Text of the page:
Growing up, my mother frequently reminded me about how easily our greatest strengths can become our greatest weaknesses. When it comes to worship, one of the incredible blessings of times of corporate worship is that they can be both meaningful and transformational. The downside, however, is that such experiences can become addictive to the degree that worship is no longer able to transform us into the selfless image of Christ. Instead, worship transforms us into selfish people whose relationship to worship is like that of a junkie with a drug.
A few years back, Skye Jethani described this process in more detail, highlighting a haunting explanation for how and why this happens. Here’s a brief excerpt from Jethani’s article.
A University of Washington study has found that megachurch worship experiences actually trigger an “oxytocin cocktail” in the brain that can become chemically addictive. The same has been found at large sporting events and concerts, but attenders to these gatherings don’t usually attribute the “high” to God.
“The upbeat modern music, cameras that scan the audience and project smiling, dancing, singing, or crying worshipers on large screens, and an extremely charismatic leader whose sermons touch individuals on an emotional level … serve to create these strong positive emotional experiences,” said Katie Corcoran, a Ph.D. candidate who co-authored the study.
The problem with these mountaintop experiences, whether legitimate … or fabricated, is that the transformation does not last. In a few days time, or maybe as early as lunchtime, the glory begins to fade. The mountaintop experience with God, the event we were certain would change our lives forever, turns out to be another fleeting spiritual high. And to hide the lack of genuine transformation, we mask the inglorious truth of our lives behind a veil, a façade of Christian merchandise or busyness, until we can ascend the mountain again and be recharged.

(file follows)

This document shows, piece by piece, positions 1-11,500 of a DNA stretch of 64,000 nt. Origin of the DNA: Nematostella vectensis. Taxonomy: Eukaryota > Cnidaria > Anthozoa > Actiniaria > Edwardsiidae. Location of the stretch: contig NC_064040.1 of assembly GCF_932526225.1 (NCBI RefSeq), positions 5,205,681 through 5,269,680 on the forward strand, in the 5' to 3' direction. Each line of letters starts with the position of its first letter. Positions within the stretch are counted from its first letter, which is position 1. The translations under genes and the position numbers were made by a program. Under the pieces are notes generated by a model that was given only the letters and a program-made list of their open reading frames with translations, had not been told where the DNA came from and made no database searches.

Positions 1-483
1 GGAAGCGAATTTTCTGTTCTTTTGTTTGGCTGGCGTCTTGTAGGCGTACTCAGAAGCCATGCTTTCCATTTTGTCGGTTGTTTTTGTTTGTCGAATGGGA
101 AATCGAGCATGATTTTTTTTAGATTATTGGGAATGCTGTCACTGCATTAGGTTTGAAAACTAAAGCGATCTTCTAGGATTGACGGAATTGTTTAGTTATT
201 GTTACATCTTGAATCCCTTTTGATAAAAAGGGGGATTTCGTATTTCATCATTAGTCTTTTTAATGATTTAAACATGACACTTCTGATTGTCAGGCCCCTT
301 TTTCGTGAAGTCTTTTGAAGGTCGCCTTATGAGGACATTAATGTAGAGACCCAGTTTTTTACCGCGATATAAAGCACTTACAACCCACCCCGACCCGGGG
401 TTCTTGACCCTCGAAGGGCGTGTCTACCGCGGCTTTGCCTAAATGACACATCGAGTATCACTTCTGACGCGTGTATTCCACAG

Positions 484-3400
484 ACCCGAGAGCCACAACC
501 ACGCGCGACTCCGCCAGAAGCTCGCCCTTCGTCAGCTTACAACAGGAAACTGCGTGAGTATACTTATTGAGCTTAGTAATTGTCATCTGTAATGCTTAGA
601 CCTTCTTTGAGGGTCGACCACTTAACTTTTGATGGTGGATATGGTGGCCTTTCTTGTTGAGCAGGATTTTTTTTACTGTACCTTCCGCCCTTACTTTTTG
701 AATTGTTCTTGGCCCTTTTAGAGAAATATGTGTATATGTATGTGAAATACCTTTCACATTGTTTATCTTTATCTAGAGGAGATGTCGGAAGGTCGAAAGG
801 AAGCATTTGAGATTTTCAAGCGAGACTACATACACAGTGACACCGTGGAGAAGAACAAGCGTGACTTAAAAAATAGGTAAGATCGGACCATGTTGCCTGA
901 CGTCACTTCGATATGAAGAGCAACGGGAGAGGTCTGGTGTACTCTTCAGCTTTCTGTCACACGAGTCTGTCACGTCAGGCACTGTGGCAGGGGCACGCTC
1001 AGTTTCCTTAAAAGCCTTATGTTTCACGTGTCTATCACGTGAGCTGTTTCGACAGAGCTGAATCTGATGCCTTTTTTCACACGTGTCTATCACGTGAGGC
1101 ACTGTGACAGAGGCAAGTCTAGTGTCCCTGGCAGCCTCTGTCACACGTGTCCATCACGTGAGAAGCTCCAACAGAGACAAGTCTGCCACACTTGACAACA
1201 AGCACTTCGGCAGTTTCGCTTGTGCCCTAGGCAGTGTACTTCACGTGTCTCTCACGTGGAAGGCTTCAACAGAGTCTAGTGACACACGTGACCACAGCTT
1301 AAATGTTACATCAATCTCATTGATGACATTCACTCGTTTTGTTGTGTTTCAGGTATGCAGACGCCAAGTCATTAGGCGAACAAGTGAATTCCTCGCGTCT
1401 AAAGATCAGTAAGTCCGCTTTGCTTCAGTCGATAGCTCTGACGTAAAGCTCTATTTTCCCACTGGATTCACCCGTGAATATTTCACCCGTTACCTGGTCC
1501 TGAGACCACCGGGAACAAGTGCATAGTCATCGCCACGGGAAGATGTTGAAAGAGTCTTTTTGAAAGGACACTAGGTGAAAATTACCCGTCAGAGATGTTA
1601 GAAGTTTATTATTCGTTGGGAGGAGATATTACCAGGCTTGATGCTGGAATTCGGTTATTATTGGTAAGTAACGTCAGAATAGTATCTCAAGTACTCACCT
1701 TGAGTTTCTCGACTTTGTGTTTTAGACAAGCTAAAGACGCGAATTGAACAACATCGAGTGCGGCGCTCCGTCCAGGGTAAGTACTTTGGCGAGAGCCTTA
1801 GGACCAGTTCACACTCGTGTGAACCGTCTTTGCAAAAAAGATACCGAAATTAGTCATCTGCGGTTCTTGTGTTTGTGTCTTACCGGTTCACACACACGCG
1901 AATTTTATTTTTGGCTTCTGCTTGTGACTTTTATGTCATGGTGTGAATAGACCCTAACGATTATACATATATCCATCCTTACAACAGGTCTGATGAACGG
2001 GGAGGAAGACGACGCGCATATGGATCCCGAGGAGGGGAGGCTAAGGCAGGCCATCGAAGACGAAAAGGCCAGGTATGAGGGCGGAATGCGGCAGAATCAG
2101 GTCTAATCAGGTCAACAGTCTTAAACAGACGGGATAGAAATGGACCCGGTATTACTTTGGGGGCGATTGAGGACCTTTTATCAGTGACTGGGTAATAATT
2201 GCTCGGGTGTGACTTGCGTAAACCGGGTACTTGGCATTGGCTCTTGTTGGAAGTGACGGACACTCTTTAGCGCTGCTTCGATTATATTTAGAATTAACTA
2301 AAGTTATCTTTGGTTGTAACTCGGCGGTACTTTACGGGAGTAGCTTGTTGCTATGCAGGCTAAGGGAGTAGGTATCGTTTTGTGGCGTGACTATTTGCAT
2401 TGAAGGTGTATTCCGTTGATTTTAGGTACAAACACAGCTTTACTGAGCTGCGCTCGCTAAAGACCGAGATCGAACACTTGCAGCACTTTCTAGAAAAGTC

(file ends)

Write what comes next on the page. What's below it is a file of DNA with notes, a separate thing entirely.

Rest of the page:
This pursuit of transformation by consuming external experiences creates worship junkies who leap from one mountaintop to another, one spiritual high to another, in search of a glory that will not fade. As one church member interviewed for the University of Washington study said, “God’s love becomes … such a drug that you can’t wait to come get your next hit. … You can’t wait to get involved to get the high from God.” In response, churches are driven to create ever-grander experiences and more elaborate productions to satisfy expectations. But if lasting transformation is our goal, mountaintops–even God-ordained ones–will never suffice.
Question for Reflection
How does this description of worship becoming addictive resonate with your own experiences of worship? Have you found yourself chasing the next worship high? What has come of that chase?
Instead of drawing us further into ourselves and transforming us into more selfish people, true worship draws us out of ourselves and transforms us into selfless servants of God and others. In that sense, worship can be quite dangerous, as Mark Labberton describes in the following video.
Questions for Reflection
1. Labberton asserts that “worship that takes God seriously puts me and my world in some other location than in the center of the stage.” As you think back over your experiences in worship and in church, where have those experiences tended to place you on the stage: in the center or to the side? What practices tend to put you and your world in the center? What practices place you and your world to the side?
2. If “faithful worship is dangerous to selfishness, it’s dangerous to self-interest, it’s dangerous to the idolatries of self, it’s dangerous to the small-worldness of my own interests,” then in what ways does such worship challenge you?
3. If a genuine encounter with God “is going to be disruptive, it’s going to mean having to live in a new way, with a new agenda, and with a different vision,” in what specific ways might God be disrupting your life, inviting you to take up a new agenda with a different vision?
Instead of a Show
Take a few moments to listen to this convicting and challenging song by Jon Foreman and reflect on what it would mean to fully commit yourself to surrendering to God by acting justly, loving mercy, and walking humbly with God.
Worship: Loving What Matters Most Playlist
If you find that music speaks to your soul and shapes who you are, take some time to listen to this playlist, with carefully chosen songs added each week of the sermon series to help you dwell on its themes.